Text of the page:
Two weeks later, Willow had been released. The doctor flew back to England, planning how best to tell the Council of his great success. They would no doubt be very pleased.

She didn't care if they were pleased. Willow loathed the Council, had ever since Buffy and Joyce were nearly killed during the Cruciamentum, when the Council had weakened Buffy and then set her against a crazed vampire. And when they came back, while Glory was looking for Dawn, they'd made Buffy jump through hoops just to tell her that Glory was a god-she hated them. They were smug. They were useless.

But the really terrifying part was how easy they were to fool.

They thought some dead gypsy made her do things? She made her own decisions. She'd told the doctor what he wanted to hear in order to get out of there. Her heart had been broken, but her mind was intact. She didn't belong there. They couldn't fix anything.

She was the only one who could do that, and she'd already set her plan in motion.


She didn't even know why she was friends with Janice. Dawn wasn't especially trying to stay out of mischief, but Janice...sometimes being with her was like sticking your hand in a blender. She had "trouble" tattooed on her forehead.

Actually, she had "trubble" tattooed on her forehead, because she thought it was funny that way. Also, it was on her hip, not her forehead. But the point stood.

For years Dawn had been in the habit of being her friend, and tried reflexively to impress her. Janice wanted to do this? They did it. Dawn usually did it more. Their friendship was more about Janice than it was about Dawn, and it was the only way she was really able to get her part in-the alternative being to simply listen and agree and be the number two in the friendship. More the number two than she was already. She'd been number two all her life, and she didn't want to be it any more than necessary. There really wasn't much to recommend the position.

But this afternoon, they'd met up with the two skankiest guys Dawn had ever seen, and Janice nudged her like that was a good thing. Look, Dawn! Yellow teeth! And holes in their jeans that showed they weren't wearing underwear. Dawn really would have preferred living with the delusion, thank you. And then Dawn thought: hey, Janice is the one who set us up with vampires. And then never even apologized about it. Dawn was supposed to apologize if she opened her mouth while Janice was going on about her new shade of nail polish, but the whole nearly-getting-Dawn-killed thing? Not apology-worthy.

When she thought that, it was suddenly, whoosh! She didn't want to impress Janice anymore. In fact, she didn't even want to speak with Janice again. Her mom was nice, but Janice was a creep. A little second-hand mom time here and there wasn't enough to make hanging around Janice worth it. Although maybe she could call if she felt bad, or something. Just to say hi.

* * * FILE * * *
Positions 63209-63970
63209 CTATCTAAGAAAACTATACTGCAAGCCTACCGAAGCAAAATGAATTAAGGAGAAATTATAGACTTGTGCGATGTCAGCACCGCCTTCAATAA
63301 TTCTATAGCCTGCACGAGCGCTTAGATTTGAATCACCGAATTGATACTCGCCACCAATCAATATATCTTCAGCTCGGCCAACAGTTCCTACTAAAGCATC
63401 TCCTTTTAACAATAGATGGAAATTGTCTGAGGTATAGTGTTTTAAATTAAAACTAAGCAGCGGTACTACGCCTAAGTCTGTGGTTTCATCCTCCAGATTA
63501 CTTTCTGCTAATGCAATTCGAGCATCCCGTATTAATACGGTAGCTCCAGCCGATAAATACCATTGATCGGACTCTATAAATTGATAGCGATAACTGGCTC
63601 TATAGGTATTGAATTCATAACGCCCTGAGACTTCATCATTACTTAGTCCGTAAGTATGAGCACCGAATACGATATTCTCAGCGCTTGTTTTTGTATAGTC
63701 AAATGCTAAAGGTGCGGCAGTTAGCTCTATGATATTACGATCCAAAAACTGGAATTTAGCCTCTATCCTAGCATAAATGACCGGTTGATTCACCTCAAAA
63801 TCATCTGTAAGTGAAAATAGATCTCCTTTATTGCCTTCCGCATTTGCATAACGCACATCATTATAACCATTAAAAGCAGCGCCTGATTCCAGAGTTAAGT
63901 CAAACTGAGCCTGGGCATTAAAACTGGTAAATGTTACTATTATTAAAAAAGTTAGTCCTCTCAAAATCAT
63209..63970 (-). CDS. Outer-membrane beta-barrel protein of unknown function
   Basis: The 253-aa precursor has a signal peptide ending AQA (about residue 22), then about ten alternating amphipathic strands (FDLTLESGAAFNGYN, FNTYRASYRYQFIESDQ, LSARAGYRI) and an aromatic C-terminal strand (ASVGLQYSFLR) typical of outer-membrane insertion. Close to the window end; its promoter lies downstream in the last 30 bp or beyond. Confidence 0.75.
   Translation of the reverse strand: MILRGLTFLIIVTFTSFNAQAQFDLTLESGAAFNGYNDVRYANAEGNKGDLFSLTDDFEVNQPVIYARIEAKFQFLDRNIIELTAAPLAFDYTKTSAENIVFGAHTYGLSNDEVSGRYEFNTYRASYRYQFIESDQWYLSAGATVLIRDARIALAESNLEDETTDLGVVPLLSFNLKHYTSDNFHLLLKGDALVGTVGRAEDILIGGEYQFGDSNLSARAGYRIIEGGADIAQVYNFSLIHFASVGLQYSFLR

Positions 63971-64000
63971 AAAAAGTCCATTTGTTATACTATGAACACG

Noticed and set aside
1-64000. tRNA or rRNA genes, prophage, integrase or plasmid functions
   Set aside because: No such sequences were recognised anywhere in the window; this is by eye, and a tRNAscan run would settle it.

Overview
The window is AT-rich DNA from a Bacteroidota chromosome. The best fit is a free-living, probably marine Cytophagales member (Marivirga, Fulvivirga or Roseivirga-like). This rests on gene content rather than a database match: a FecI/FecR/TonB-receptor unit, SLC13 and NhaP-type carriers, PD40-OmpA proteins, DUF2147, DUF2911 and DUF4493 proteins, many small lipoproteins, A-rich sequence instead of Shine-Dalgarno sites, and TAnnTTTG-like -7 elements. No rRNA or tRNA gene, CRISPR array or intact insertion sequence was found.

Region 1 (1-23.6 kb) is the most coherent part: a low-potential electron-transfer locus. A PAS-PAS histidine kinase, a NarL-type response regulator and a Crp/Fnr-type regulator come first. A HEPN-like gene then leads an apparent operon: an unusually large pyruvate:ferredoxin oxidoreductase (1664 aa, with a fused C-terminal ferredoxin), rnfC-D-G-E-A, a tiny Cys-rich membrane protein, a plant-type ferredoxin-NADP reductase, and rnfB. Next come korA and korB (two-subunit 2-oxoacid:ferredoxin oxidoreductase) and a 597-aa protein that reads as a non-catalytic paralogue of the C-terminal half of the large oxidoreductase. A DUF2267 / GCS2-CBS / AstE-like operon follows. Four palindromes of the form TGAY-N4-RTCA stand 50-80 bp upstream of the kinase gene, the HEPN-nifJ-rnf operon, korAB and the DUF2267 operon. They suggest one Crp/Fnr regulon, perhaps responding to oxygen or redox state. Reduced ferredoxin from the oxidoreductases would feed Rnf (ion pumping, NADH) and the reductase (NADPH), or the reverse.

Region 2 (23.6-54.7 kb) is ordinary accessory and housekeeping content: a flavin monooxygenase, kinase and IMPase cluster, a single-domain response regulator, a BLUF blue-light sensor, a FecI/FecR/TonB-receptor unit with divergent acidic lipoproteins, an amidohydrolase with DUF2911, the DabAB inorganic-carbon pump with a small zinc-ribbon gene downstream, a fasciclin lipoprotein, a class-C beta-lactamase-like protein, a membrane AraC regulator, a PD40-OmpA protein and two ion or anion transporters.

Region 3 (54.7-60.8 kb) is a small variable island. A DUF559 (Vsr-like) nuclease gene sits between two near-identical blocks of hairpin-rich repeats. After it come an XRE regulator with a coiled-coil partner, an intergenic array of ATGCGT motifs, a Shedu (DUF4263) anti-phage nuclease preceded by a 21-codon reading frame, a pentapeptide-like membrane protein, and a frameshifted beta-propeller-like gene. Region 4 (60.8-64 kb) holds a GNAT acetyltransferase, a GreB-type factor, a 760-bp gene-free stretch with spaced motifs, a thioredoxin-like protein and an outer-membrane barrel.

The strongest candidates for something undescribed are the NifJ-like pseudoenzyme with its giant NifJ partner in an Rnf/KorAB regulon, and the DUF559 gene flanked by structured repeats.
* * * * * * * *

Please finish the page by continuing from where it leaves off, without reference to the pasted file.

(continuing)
To Janice's mom, that is.

She had to get her mom-ishness where she could. Buffy was all absorbed in...Buffy, and Dawn couldn't even remember the last time someone had kissed her cheek. Which was stupid, because she was too old for that anyway. But sometimes it was nice for someone to kiss you goodnight, to feel your forehead if you had a stuffy nose and hug you extra-hard when you were blue.

Buffy was better at arm-patting.

What had Buffy meant, anyway-"I want to show you the world"? It sounded like some made-for-Lifetime movie, one she wouldn't watch even if her only other choice was homework. Oh course, it didn't mean any more than Buffy's other big-time pronouncements. How many times had Buffy given her that I'm-better-and-everything's-going-to-be-fine-now spiel? Six or seven times, at least. Didn't mean a thing.

Dawn had stopped paying attention after number four.

Still, things were a little better than last year. Buffy had started making dinner regularly, and although she was a pretty bad cook, it was still better than anything Dawn could make, plus the benefit of her not having to make it. Actually, Dawn could tell that Buffy was trying, although she wasn't good at it. Buffy had bought her new school supplies on her way home from work, but that kind of pissed Dawn off, since she would have liked a say in the selection, thanks. Last year Spike had taken her, and let her get whatever she wanted. He'd paid for it, not shoplifted, which surprised her.

Humming, Dawn moved to her bureau and opened the bottom drawer, pushing aside her seldom-used mittens and knitted winter hat. She didn't know why she was even keeping them, they just took up valuable drawer space. She had other stuff she needed to keep tucked out of sight.

Beneath the winter gear, that's what she wanted. She pulled out the folded towel and carried it over to her bed, unfolding it carefully. Didn't want to damage it.

She smiled as she unwrapped the scarf inside to study the jumble of bones. Had Spike even noticed it was gone? Maybe he was drinking too much to see straight-there were bottles everywhere in his crypt. But he couldn't stay drunk forever. He'd sober up some time.

And then when he was sober...that's when he'd start to feel it. It might not bother him too much yet, but it would get worse. Dawn knew exactly how to make him suffer.

The bag of bones? Maybe it would upset him. But he'd realize soon enough that it was only the beginning.